Monday, December 17, 2007

Some Good News?, Maybe -- But A 100-Year Warning

The weeks between Hanukkah and Christmas and the days surrounding both holidays are considered -- in fact, expected to be -- times of good feelings and joy.

So the news last week from the Tillinghast insurance consulting practice of Towers Perrin that tort costs in the US were down in 2006 is good news and adds to the feeling of joy. The $57 per person reduction from 2005 is a positive sign. But the cost per person in 2005 was $825 so there is still ample room for continued improvement.

The current downward trend is the first since 1997, according to the Tillinghast report. It is a positive report for several reasons.

Most significant is that the numbers translate -- or will translate -- into actual dollar savings for American families. The savings might not be realized in premium reductions overnight, but they can be realized in stable premiums or slower premium increases.

So if this study indicates a trend, it's good news for everyone who pays for insurance -- that even includes trial lawyers, who ought to have mixed reactions since they might be able to save money on their personal insurance payments, despite the fact that payments to trial lawyers might decline.

Some other good news may be brewing. The Edwardsville Intelligencer reported on Saturday on the very real and quantifiable changes taking place in Madison County. On three occasions last week, plaintiffs left Madison County courtrooms empty handed. That would not have happened two years ago or five years ago or anytime in the past 40 years in Madison County.

Madison County -- one of the reputed worst judicial "hellholes' in the United States -- appears to be changing.

The ICJL has reported on these changes repeatedly during the past year and what we have been reporting is true. Under the leadership and direction of Chief Judge Anne Callis, Madison County's judicial system is establishing itself as a fair and unbiased judiciary -- just like most of Illinois' 101 other counties.

We say "most" rather than all since there are still some problem jurisdictions in our state. Cook County, the largest of the 102 counties, remains a serious problem and is likely to underscore its performance record when the new American Tort Reform Association "judicial hellholes' report is released tomorrow. The report will be available on the ICJL website tomorrow.

Madison County's southern neighbor, St. Clair County, seems to be benefiting by being Madison's neighbor. The two counties are frequently linked, as in "Madison and St. Clair Counties are doing this, or are doing that..." and it's sometimes hard for outsiders to distinguish between the two.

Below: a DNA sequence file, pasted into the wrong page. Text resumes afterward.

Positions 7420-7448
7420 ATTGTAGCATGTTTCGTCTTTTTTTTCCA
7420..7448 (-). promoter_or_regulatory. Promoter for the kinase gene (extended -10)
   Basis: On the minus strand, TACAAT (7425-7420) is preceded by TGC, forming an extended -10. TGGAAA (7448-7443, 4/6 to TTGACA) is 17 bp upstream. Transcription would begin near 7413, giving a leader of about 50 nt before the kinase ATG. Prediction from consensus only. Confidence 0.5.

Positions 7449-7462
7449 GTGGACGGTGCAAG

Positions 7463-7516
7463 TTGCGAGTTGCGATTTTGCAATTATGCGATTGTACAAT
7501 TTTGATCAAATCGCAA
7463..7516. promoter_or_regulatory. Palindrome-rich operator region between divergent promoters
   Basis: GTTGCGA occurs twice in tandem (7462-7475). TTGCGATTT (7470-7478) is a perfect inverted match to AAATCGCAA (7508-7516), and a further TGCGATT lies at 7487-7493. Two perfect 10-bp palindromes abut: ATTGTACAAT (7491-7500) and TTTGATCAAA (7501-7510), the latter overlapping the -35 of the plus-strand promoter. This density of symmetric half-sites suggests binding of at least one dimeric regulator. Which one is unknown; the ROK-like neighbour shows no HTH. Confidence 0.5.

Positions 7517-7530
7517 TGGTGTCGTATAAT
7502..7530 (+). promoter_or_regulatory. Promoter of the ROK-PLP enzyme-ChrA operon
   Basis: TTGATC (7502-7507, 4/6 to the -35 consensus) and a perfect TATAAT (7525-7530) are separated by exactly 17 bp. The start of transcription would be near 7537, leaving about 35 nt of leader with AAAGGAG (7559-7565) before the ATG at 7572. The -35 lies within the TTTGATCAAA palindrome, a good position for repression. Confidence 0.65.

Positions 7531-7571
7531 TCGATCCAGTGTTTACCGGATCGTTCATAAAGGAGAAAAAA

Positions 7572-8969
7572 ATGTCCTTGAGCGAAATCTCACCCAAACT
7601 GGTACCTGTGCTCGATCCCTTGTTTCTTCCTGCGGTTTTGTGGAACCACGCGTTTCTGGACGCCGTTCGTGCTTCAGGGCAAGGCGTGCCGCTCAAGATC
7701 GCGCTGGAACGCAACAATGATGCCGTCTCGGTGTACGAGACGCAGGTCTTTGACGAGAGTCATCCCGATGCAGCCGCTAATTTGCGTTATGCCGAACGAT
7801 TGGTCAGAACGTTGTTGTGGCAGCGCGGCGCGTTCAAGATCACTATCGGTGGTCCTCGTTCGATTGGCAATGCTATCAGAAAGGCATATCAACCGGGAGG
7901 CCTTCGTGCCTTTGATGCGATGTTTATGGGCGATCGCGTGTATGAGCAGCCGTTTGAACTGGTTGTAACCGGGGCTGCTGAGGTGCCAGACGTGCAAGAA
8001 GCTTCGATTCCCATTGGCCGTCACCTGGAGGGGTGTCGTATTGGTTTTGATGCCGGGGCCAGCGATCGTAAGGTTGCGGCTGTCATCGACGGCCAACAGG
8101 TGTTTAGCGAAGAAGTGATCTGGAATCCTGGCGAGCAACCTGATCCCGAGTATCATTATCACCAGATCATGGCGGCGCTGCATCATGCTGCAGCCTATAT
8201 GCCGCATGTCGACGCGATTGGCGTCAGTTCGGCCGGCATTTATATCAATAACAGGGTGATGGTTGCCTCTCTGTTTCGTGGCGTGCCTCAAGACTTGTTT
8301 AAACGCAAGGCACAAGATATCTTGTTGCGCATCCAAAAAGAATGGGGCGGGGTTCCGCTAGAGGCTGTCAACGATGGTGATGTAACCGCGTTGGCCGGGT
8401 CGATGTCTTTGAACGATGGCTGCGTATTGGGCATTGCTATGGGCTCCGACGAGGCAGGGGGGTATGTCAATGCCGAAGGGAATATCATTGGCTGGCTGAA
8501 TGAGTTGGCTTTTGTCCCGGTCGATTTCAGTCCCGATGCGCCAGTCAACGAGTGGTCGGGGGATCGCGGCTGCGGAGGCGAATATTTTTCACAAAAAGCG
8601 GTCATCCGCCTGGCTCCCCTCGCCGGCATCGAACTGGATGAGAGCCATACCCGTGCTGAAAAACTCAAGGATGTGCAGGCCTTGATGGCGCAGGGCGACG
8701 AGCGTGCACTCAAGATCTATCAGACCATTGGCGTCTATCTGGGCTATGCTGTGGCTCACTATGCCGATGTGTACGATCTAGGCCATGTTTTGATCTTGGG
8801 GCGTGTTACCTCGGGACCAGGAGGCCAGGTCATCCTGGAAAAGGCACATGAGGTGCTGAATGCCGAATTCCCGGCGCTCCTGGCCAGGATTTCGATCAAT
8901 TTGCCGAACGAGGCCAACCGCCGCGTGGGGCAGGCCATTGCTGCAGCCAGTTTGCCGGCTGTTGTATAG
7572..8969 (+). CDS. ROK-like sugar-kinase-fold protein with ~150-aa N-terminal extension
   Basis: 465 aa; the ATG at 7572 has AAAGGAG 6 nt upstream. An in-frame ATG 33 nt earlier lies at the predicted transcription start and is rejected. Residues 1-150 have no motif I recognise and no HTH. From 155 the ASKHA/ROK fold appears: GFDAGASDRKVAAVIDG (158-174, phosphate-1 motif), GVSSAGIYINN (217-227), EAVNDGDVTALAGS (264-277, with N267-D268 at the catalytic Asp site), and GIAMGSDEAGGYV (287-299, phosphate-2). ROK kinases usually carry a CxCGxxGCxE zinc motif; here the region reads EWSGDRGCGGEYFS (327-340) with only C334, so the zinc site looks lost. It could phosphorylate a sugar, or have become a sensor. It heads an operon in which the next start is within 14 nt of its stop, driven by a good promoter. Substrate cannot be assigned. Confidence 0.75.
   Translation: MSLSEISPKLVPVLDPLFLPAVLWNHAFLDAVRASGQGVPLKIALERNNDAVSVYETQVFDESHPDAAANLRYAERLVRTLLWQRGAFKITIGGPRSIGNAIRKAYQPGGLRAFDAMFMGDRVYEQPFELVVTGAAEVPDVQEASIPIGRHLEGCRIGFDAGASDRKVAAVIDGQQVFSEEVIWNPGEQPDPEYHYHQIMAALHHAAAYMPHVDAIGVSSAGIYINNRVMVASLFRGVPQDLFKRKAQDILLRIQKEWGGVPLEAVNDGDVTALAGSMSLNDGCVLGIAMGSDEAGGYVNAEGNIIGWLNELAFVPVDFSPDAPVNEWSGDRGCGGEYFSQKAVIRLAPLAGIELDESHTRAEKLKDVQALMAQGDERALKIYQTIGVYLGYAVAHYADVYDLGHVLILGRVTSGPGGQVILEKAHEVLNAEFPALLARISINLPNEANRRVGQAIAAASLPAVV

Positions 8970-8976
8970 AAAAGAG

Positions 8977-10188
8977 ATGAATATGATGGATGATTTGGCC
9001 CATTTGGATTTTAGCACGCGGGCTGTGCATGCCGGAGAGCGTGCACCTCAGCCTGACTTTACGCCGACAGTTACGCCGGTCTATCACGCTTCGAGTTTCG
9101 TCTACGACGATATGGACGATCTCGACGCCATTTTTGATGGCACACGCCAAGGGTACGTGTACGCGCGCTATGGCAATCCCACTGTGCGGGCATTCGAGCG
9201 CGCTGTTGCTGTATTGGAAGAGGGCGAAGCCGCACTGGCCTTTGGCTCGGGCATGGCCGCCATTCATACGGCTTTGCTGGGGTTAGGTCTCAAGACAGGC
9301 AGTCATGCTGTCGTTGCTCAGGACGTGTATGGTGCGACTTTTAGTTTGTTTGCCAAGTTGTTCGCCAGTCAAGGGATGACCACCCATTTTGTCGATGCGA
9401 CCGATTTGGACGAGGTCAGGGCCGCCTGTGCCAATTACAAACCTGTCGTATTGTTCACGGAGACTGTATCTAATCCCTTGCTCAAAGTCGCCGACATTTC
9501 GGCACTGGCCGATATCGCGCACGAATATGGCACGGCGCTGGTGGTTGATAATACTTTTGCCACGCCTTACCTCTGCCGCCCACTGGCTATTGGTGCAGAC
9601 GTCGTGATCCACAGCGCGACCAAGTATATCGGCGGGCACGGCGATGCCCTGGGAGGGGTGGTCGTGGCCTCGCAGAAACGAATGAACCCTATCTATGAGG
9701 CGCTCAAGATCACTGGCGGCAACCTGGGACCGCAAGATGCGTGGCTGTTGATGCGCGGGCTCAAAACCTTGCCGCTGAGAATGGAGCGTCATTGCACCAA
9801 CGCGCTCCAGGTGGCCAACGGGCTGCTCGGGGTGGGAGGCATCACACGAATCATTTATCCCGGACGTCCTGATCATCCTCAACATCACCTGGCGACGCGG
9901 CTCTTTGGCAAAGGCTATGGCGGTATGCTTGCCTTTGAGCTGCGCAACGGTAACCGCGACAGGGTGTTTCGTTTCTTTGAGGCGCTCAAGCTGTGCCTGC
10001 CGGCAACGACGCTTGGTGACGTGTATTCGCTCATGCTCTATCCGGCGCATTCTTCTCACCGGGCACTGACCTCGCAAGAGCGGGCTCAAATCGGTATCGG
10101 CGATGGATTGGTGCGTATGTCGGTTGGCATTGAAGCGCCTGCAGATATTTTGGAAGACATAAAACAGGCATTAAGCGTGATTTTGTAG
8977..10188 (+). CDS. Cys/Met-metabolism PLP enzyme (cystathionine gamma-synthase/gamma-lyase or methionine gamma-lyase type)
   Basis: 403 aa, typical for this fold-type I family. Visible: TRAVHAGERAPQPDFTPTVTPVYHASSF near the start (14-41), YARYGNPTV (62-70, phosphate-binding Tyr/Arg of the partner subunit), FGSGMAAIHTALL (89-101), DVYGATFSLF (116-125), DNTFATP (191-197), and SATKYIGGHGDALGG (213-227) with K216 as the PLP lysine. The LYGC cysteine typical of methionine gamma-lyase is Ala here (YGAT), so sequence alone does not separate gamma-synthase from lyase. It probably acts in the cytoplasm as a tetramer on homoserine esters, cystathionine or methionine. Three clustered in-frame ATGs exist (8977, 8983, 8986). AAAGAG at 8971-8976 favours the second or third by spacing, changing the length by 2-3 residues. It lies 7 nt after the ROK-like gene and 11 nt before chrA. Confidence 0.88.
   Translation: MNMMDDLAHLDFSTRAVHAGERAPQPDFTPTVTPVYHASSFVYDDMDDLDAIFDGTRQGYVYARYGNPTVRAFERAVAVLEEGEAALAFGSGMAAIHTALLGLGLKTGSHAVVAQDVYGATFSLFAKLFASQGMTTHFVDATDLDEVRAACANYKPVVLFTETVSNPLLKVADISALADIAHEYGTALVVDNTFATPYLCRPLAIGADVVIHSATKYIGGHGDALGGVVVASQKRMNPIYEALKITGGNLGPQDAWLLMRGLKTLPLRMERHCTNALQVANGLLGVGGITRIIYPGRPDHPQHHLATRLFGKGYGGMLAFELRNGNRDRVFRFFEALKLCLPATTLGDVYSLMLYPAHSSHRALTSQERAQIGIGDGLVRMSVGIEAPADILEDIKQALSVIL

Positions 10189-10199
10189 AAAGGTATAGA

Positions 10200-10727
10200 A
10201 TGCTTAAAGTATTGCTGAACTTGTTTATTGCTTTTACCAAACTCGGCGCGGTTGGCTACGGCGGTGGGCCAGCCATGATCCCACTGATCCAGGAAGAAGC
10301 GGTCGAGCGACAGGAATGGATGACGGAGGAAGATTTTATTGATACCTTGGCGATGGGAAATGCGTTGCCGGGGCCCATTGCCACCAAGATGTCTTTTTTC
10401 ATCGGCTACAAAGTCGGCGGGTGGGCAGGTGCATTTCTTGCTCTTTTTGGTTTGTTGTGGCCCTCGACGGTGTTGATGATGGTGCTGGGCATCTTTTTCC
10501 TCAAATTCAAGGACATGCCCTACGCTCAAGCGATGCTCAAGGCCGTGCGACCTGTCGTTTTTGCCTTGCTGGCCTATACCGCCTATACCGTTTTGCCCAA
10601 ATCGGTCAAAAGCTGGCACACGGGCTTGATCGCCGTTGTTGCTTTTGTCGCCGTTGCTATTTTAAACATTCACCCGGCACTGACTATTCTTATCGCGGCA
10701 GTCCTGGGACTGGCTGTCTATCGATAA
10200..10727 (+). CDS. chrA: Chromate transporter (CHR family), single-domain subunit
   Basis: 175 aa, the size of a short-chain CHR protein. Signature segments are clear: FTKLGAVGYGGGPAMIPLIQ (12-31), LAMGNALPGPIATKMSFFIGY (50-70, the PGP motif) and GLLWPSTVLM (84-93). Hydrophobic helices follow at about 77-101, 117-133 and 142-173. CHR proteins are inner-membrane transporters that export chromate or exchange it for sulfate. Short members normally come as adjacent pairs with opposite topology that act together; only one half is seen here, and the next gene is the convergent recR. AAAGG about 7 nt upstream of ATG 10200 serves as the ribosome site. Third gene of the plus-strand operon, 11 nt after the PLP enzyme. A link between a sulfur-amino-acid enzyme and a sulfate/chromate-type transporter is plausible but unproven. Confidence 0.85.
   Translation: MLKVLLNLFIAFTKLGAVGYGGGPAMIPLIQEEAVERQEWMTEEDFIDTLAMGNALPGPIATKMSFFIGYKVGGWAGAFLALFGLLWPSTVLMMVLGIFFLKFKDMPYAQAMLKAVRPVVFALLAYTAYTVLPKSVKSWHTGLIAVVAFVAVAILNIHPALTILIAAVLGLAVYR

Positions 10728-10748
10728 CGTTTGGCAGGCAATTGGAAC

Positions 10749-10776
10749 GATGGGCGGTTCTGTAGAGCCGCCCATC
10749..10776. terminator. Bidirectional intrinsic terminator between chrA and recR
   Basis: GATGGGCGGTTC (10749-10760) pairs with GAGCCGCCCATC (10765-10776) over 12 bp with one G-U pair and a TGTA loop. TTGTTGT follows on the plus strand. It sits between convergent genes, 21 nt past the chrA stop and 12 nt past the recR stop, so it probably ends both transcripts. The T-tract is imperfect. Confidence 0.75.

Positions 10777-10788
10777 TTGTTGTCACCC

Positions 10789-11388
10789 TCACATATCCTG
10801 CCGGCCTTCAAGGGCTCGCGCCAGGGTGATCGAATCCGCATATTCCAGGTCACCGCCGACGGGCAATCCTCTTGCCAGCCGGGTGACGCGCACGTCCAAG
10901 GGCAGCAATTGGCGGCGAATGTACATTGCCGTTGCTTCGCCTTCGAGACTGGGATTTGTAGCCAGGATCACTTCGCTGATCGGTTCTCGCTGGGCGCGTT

But the fact is that Madison County is far ahead of St. Clair County in any effort to improve the judicial system and any effort to equate them is unfair to Madison County.

Nevertheless, that is likely to happen this week. St. Clair County's judicial system owes Madison County appreciation for helping shine a favorable light on it this week. The two St. Clair County judges who face a hearing today before the Illinois Courts Commission on drunk driving charges probably appreciate the favorable attention that Madison's Judge Callis is attracting to the region.

But wait. Despite the good news about insurance rates and the improvements in Madison County, there is a grinch lurking in the darkness.

He is Robert Peck, an attorney at the Center for Constitutional Litigation in Washington. Peck's firm is the law firm for trial lawyers -- they are the lawyers who strive to make sure than Illinois trial lawyers -- or personal injury trial lawyers in every state -- have the tools they need to pursue the cases they have filed.

One case in which they are heavily involved is the current Illinois challenge to the 2005 medical malpractice reform bill.

Read the news article below, from the National Law Journal. Here's an excerpt:

While organizations such as the American Tort Reform Association (ATRA) have spent 20 years backing state and federal legislation to rein in tort claims, Peck and his colleagues have been in court trying to knock the laws down nearly as long.

"The pendulum is moving more pro-defendant, but it's not a dramatic shift," said Richard Epstein, a visiting law professor at New York University School of Law and a professor at University of Chicago Law School.

Professor Ronen Avraham of Northwestern University School of Law, who has done research in the area, estimates that, overall, about a third of cases challenging tort-limiting laws are successful. It's a battle that will ebb and flow over time, depending on politics such as the upcoming presidential election, said George Mason University School of Law professor Michael Krauss. "It's a 100 years' war," he said.
So while Tillinghast and the upcoming ATRA "judicial hellholes" report may have some promise, the fact is this battle has years to go.


A final note: The ICJL does not expect to get involved in the 2008 presidential campaign but if we did, John Edwards would be pretty low on our list of favorite candidates. Edwards, the former multi-millionaire trial lawyer, was on Face The Nation Sunday and continued his mantra of blaming the drug manufacturers and the insurance industry for most of the economic problems of middle class Americans.

Edwards easily overlooks the fact that the pharmaceutical manufacturers in the U.S. are responsible for most of the medical cures of the last century. He also overlooks the fact the American insurance industry provides comfort and protection for most Americans, and in fact, probably has provided him with a substantial portion of his millions.

Edwards made it clear that he does not favor discussion or negotiations with those entities with whom he disagrees. He wants to fight them.

-- Ed Murnane
Illinois Civil Justice League
December 17, 2007


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